• The phone gives you a detailed analysis of your data usage, down to the very app sucking up all your bytes.
  • Android Beam eases sharing between phones — simply bump your phone against another Android to transfer videos, maps or other content.
  • Gmail and Google calendar have slick new looks and are integrated into the OS.
  • The People app innovates your contacts list, linking individuals with all of their social profiles.
  • You can multitask and view your recent apps.
  • Developers can download the SDK starting immediately. The phone will ship to the U.S., Canada, Europe and Asia in November.

What do you think of Ice Cream Sandwich? Is it a game changer from Gingerbread or does it merely add some new bells and whistles? Let us know what you think in the comments.

Samsung ChatON App Now Available for Android Devices

Samsung ChatON App

Samsung ChatON App

Samsung’s cross-platform communication service, ChatON is now available for mass consumption. The app is currently available on Android via Samsung’s own app store. ChatON, if you’re unaware is Samsung’s tool for communication across various platforms including Android, bada, iOS, BlackBerry and PC. Currently, Samsung preloads the ChatON app only in bada 2.0 devices whereas Android users can download from the store.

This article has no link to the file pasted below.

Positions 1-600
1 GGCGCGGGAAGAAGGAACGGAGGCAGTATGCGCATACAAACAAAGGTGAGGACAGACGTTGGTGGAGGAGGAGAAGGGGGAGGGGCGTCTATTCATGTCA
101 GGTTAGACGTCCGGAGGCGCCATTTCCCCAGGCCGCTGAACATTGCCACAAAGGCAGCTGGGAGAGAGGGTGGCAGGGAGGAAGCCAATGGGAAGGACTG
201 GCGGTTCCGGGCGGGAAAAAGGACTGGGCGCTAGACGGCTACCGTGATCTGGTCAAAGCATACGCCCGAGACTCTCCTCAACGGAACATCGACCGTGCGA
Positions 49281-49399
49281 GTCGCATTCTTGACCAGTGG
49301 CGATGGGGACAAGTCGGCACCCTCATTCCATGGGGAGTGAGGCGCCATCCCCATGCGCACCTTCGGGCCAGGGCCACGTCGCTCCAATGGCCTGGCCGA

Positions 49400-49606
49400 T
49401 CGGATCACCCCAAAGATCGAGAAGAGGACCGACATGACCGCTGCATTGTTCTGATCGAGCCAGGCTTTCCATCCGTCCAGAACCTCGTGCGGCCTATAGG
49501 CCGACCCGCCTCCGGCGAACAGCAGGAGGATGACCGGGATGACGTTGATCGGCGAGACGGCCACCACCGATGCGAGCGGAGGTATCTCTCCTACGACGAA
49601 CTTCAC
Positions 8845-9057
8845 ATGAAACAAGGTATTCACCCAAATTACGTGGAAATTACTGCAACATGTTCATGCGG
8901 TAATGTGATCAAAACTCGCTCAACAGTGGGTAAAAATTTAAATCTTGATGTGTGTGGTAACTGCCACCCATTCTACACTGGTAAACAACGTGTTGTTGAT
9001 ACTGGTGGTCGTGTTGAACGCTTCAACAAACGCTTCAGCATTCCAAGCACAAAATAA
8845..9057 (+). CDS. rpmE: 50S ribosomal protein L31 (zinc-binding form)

ChatON will enable users to have a 1:1 conversation, group chat and share multimedia content. ChatON currently supports over 25 languages.

SOURCE: Samsung Apps

4 Ways to Make Your Android Device Feel New Again

Android Device Feel New Again

Most people keep a phone for nearly two years. Unless you’re keeping things fresh, you’re likely to get a bit bored with the look and feel of your phone. And while you can’t change the hardware, you can surely change the software.

Here are four ways to make your Android feel new again, in order of easiest to most difficult :

Change your wallpaper :

This might seem obvious, but it’s amazing how much of a difference a change of wallpaper will make to your experience. Most devices let you change the lock screen wallpaper independently of the home screen, so you can get even more variety by making them different.